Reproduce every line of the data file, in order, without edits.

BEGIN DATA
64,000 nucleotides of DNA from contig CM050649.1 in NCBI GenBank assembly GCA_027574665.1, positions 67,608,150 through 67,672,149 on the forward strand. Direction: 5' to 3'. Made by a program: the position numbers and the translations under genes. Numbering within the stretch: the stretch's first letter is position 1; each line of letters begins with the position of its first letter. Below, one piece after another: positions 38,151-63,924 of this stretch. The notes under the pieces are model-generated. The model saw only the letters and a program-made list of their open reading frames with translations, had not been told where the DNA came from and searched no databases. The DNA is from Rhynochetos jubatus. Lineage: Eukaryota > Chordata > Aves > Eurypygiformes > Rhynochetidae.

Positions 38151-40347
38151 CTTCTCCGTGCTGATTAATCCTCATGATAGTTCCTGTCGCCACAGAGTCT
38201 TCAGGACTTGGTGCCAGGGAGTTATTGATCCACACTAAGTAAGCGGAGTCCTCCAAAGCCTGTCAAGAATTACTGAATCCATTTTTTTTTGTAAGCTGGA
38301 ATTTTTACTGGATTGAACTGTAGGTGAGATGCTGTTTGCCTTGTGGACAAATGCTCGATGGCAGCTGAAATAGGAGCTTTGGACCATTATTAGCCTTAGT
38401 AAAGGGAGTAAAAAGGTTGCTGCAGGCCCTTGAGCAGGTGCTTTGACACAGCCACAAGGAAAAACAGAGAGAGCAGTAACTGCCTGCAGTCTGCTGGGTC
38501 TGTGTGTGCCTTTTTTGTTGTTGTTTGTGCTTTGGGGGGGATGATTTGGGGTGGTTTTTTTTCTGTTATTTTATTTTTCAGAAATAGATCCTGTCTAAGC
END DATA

64,000 nucleotides of DNA from contig CM050649.1 in NCBI GenBank assembly GCA_027574665.1, positions 67,608,150 through 67,672,149 on the forward strand. Direction: 5' to 3'. Made by a program: the position numbers and the translations under genes. Numbering within the stretch: the stretch's first letter is position 1; each line of letters begins with the position of its first letter. Below, one piece after another: positions 38,151-63,924 of this stretch. The notes under the pieces are model-generated. The model saw only the letters and a program-made list of their open reading frames with translations, had not been told where the DNA came from and searched no databases. The DNA is from Rhynochetos jubatus. Lineage: Eukaryota > Chordata > Aves > Eurypygiformes > Rhynochetidae.

Positions 38151-40347
38151 CTTCTCCGTGCTGATTAATCCTCATGATAGTTCCTGTCGCCACAGAGTCT
38201 TCAGGACTTGGTGCCAGGGAGTTATTGATCCACACTAAGTAAGCGGAGTCCTCCAAAGCCTGTCAAGAATTACTGAATCCATTTTTTTTTGTAAGCTGGA
38301 ATTTTTACTGGATTGAACTGTAGGTGAGATGCTGTTTGCCTTGTGGACAAATGCTCGATGGCAGCTGAAATAGGAGCTTTGGACCATTATTAGCCTTAGT
38401 AAAGGGAGTAAAAAGGTTGCTGCAGGCCCTTGAGCAGGTGCTTTGACACAGCCACAAGGAAAAACAGAGAGAGCAGTAACTGCCTGCAGTCTGCTGGGTC
38501 TGTGTGTGCCTTTTTTGTTGTTGTTTGTGCTTTGGGGGGGATGATTTGGGGTGGTTTTTTTTCTGTTATTTTATTTTTCAGAAATAGATCCTGTCTAAGC